(Black Press Media file photo)

Future space homes could be made of mushrooms

NASA explores use of fungi to build structures in space

Future homes for humans in space might be made of mushrooms.

While films and novels imagine the future of humankind to be filled with machines, NASA is taking on a greener approach to things.

The agency is exploring technology that could grow structures, and even homes, out of fungi.

The myco-architecture project, coming from NASA’s Ames Research Centre in California’s Silicon Valley, is making prototypes of technology that would be capable of growing habitats on the moon and Mars.

“Right now, traditional habitat designs for Mars are like a turtle – carrying our homes with us on our backs – a reliable plan, but with huge energy costs,” said Lynn Rothschild in a NASA news release. Rothschild is the principal investigator on the project. “Instead, we can harness mycelia to grow these habitats ourselves when we get there.”

READ ALSO: Participants from UVic head out for NASA-sponsored Mars simulation

Mycelia is what makes up the main part of the fungus and according to NASA, can make new structures with the right conditions.

So what would these homes look like? The project imagines human explorers carrying a compact habitat built out of a lightweight material with dormant fungi that would last on a long journey to places like Mars. By unfolding the structure and adding water, the fungi would be able to grow around the structure’s framework into a human habitat, all without contaminating the Martian environment.

NASA’s myco-architecture project won’t just design a shell, it will design a home that has its own ecosystem. The human habitat would have three layers. The outermost layer is made up of ice to serve as protection from radiation. The second layer would take water from the ice and photosynthesize, using outside light that shines through the outer layer to produce oxygen for humans and nutrients for the third layer of the home. The third layer would actually grow into a sturdy home, baked to kill the lifeforms, avoid contamination on Mars and provide structural integrity.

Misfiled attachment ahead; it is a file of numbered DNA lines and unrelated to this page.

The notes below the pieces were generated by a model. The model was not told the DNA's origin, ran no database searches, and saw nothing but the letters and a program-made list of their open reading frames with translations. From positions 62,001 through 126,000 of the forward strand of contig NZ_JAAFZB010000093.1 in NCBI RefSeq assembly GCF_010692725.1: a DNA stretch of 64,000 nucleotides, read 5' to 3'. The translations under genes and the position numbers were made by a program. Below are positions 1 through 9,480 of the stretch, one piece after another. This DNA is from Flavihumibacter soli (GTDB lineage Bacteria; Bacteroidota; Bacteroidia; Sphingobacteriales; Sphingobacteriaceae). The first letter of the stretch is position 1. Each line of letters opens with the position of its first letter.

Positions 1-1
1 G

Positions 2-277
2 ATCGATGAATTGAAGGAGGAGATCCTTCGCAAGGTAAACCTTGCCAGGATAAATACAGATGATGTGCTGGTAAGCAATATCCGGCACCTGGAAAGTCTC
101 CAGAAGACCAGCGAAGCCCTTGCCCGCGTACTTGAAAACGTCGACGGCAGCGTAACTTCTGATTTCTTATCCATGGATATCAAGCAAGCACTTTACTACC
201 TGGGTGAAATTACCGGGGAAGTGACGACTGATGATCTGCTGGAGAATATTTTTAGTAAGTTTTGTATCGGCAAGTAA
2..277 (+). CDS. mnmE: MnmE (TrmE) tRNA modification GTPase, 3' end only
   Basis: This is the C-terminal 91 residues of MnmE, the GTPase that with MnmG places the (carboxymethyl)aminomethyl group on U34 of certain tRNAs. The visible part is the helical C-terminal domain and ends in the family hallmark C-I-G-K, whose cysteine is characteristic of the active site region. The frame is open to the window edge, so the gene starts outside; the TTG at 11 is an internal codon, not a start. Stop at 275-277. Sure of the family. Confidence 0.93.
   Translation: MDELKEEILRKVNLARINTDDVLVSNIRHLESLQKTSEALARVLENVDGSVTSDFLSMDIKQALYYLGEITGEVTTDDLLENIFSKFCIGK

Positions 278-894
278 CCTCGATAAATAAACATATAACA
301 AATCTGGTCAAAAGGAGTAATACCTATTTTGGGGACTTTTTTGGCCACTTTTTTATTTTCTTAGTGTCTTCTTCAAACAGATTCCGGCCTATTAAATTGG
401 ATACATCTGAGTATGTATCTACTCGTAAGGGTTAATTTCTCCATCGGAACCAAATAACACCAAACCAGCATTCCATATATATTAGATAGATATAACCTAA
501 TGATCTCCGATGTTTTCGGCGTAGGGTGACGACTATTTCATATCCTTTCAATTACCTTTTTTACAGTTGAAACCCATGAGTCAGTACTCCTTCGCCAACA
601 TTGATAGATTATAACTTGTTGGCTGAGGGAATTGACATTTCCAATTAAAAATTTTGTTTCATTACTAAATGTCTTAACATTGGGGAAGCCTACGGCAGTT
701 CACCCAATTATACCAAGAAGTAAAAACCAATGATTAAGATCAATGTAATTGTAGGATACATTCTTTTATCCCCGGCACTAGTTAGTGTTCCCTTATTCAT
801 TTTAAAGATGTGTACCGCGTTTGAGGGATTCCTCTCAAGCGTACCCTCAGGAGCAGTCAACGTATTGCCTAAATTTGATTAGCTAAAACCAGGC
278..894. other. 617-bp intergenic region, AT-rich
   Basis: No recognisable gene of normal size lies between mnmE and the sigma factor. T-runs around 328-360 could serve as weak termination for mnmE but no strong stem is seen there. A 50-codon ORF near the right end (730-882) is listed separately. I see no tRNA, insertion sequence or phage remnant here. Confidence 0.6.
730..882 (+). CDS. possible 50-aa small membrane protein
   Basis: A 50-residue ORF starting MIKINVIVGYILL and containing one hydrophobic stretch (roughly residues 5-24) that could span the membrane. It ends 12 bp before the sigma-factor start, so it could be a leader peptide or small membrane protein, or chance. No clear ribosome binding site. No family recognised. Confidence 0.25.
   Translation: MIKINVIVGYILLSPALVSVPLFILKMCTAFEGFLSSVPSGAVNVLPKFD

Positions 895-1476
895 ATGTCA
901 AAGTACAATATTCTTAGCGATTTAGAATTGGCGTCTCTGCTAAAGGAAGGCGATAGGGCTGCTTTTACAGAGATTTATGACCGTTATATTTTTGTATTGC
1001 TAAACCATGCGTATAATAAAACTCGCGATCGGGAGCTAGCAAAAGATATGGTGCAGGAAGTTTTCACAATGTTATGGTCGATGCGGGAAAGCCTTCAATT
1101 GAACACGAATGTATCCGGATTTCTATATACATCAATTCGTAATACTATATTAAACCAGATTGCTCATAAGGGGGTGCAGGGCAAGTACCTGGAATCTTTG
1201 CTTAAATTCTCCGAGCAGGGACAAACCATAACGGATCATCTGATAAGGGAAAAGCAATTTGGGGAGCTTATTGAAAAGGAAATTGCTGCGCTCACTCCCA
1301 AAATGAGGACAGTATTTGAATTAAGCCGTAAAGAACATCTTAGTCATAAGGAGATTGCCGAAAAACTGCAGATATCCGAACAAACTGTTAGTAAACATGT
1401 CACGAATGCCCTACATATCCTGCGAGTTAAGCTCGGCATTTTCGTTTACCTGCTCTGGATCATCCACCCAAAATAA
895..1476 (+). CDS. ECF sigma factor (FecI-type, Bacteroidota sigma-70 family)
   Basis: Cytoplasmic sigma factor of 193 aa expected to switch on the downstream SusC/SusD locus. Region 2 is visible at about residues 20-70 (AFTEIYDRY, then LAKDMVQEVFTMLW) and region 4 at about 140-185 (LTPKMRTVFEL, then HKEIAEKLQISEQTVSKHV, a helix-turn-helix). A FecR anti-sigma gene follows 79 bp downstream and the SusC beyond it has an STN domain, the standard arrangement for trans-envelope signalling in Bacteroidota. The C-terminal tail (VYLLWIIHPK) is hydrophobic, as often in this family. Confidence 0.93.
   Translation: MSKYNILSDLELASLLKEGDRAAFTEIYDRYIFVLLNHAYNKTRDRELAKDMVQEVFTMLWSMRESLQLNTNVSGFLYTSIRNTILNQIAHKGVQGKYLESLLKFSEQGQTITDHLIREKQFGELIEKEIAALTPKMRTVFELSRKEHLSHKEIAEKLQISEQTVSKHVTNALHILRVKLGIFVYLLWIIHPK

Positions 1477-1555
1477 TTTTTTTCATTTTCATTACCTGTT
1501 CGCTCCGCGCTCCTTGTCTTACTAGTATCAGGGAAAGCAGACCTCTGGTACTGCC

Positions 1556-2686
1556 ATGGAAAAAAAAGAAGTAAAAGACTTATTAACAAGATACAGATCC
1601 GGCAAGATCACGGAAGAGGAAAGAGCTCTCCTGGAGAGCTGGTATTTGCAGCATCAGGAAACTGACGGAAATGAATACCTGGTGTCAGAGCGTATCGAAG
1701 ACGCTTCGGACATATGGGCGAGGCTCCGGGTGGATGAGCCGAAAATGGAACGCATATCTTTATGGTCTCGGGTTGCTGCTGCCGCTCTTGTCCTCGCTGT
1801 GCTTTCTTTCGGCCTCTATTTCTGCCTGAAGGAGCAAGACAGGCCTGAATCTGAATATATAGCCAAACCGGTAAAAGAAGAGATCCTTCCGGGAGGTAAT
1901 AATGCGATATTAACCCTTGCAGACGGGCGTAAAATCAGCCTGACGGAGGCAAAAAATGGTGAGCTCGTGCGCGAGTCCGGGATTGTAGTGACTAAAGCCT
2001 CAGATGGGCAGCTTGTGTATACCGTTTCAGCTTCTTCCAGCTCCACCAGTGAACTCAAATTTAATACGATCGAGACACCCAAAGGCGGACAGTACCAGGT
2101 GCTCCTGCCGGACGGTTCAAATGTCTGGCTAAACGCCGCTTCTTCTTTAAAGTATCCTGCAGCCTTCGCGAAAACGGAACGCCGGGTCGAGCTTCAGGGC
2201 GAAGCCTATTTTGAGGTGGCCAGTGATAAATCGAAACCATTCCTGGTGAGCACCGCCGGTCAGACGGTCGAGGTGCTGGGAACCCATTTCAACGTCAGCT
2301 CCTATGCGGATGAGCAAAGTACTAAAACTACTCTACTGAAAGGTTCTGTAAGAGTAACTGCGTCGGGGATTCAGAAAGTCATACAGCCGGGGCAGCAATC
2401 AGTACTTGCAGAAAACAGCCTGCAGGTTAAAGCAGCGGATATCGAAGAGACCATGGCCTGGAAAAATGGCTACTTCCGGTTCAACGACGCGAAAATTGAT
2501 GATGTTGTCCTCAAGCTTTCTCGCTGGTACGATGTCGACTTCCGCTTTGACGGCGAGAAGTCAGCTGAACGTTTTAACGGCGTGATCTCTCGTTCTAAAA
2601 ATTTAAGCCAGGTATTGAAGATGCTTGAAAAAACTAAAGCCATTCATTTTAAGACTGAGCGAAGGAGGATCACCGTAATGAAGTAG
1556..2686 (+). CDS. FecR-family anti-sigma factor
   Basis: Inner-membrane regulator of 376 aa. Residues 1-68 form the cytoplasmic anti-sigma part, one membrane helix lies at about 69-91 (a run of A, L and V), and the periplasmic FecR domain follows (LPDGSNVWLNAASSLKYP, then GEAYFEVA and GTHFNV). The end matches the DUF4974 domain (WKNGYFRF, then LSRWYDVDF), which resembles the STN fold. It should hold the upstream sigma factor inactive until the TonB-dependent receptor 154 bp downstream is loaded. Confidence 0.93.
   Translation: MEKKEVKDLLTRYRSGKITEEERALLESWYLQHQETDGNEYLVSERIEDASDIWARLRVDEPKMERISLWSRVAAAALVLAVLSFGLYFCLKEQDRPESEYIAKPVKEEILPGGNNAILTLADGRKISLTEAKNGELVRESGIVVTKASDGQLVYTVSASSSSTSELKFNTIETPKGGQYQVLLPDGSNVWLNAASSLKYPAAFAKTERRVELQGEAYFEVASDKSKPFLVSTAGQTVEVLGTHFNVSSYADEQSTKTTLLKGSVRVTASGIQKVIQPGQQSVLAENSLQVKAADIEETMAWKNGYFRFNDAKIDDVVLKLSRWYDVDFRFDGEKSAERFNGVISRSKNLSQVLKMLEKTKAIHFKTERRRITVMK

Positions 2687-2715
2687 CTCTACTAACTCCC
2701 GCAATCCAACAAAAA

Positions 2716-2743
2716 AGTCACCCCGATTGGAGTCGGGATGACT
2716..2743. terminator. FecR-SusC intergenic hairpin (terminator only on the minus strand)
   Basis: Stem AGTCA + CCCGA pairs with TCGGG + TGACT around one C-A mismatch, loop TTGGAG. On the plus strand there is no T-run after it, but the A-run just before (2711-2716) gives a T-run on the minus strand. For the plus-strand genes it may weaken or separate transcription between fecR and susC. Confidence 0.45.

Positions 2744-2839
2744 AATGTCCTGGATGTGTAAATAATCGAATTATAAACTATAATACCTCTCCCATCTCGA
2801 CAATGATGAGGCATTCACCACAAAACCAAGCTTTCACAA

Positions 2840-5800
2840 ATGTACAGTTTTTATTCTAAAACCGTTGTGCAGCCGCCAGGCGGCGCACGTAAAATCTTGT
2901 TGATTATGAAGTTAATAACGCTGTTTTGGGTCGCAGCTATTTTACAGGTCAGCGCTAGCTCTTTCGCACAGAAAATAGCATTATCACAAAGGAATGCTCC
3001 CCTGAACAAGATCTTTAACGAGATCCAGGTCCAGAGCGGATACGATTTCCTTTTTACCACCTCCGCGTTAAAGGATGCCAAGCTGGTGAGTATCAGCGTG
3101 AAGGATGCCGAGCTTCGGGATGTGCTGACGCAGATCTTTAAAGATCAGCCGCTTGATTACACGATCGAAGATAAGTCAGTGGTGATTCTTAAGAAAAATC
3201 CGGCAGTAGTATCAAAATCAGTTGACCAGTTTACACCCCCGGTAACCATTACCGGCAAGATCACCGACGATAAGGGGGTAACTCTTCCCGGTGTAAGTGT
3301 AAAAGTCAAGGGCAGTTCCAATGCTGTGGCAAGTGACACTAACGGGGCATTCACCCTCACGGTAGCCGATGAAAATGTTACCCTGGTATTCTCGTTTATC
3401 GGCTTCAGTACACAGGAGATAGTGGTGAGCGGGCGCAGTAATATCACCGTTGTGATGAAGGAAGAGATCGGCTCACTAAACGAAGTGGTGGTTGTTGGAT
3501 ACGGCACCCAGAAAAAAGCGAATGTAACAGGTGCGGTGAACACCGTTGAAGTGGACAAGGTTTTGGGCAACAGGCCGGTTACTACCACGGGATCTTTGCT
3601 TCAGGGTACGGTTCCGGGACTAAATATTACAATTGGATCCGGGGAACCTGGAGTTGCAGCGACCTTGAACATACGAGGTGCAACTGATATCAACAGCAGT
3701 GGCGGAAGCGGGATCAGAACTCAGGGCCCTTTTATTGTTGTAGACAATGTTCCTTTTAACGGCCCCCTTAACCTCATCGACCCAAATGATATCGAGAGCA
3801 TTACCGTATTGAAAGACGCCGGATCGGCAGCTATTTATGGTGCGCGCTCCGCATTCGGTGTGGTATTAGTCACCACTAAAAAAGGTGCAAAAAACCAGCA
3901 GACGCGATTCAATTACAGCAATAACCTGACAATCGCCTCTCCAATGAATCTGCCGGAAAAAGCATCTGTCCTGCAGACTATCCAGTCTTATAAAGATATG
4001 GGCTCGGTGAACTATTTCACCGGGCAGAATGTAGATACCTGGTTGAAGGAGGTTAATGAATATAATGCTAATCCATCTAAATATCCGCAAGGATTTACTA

READ ALSO: How much do you know about the moon?

According to NASA, this technology has the potential to come back to Earth as well in order to design green and sustainable living solutions on this planet.

“When we design for space, we’re free to experiment with new ideas and materials with much more freedom than we would on Earth,” Rothschild said. “And after these prototypes are designed for other worlds, we can bring them back to ours.”

shalu.mehta@blackpress.ca


Like us on Facebook and follow us on Twitter

Get local stories you won't find anywhere else right to your inbox.
Sign up here

Just Posted

Penticton Vees recognized on and off ice success

The awards were given out following their Saturday night win.

Dale family was prominent in Summerland’s past

Ruth Dale taught for many years

Penticton Vees comeback for overtime win to end regular season

The Vees were down 3-0 to start the third before putting together an epic comeback.

PHOTOS: Celebrating diversity in Penticton

Seventh annual OneWorld Festival celebrates the worlds of different cultures in the South Okanagan.

Fiery collision involving truck closes Highway 1 at Three Valley Gap

Drivers should expect major delays and congestion; estimated time of re-opening is 2 p.m.

VIDEO: 2020 BC Winter Games wrap up in Fort St. John as torch passes to Maple Ridge

More than 1,000 athletes competed in the 2020 BC Winter Games

First win, fifth win highlight BC Senior Curling finals

Donna Mychaluk wins first title after finishing second five times; Wes Craig takes fifth crown

Still six cases of COVID-19 in B.C. despite reports of Air Canada passenger: ministry

Health ministry wouldn’t comment on specific flight routes

Violent ends to past Indigenous protests haunt Trudeau government

Trudeau adopted a more assertive tone Friday, insisting the barricade must come down

Kelowna Firefighters douse suspicious hedge fire

A 30’ section of cedar hedge burned prompting an RCMP investigation.

Kelowna RCMP make arrest in fatal stabbing of 16-year-old Elijah Beauregard

An 18-year-old woman is in police custody facing a manslughter charge.

HIGHLIGHTS: Day one and two at the 2020 BC Winter Games

Athletes had sunny – but cold – weather to work with in Fort St. John

Most Read